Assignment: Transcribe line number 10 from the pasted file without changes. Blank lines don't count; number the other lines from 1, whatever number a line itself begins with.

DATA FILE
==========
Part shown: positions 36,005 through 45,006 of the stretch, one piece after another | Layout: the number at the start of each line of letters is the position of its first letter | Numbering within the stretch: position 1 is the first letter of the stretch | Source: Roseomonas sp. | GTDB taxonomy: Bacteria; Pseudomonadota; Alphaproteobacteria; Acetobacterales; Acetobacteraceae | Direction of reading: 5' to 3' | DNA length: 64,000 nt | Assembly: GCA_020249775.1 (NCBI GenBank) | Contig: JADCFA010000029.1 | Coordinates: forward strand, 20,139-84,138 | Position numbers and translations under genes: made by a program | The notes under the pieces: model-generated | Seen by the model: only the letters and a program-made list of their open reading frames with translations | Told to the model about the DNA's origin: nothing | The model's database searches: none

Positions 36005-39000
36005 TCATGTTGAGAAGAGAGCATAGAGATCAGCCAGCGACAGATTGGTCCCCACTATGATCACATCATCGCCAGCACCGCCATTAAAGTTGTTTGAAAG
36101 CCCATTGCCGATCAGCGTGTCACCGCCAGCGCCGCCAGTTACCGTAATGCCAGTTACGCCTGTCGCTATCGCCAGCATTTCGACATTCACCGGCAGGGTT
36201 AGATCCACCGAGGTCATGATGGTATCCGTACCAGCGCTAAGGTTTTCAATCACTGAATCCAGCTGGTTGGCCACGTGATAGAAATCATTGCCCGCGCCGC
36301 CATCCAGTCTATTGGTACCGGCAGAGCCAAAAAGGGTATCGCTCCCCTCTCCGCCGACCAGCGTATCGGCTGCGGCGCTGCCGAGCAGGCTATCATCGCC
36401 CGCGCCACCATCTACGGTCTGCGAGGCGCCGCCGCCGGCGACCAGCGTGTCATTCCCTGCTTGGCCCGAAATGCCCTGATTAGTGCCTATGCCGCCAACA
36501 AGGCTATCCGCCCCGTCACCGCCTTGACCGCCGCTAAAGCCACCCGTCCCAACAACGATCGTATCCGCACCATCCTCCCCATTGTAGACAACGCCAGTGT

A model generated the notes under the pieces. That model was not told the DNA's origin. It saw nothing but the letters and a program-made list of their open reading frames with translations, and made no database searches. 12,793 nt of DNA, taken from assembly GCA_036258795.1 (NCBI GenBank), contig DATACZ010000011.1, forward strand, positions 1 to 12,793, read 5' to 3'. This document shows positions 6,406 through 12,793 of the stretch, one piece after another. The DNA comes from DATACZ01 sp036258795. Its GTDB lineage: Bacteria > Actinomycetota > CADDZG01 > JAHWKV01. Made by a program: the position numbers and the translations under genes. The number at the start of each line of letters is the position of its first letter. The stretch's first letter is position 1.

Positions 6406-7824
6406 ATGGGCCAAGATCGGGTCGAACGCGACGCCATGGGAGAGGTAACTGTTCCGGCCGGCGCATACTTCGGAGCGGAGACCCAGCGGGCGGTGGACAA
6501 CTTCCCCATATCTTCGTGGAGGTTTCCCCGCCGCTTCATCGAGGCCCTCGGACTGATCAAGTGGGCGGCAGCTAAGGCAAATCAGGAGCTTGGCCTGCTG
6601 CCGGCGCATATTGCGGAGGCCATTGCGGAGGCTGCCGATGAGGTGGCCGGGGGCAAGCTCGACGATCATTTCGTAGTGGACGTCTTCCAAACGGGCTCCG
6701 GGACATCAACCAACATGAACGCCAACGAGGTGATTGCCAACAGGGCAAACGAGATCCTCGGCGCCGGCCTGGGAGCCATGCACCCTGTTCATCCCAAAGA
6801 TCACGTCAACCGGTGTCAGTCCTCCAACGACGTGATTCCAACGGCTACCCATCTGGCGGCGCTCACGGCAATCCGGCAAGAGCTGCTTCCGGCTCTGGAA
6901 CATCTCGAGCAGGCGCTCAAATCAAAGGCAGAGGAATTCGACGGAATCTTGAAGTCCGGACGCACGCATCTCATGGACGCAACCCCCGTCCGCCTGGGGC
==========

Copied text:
Positions 6406-7824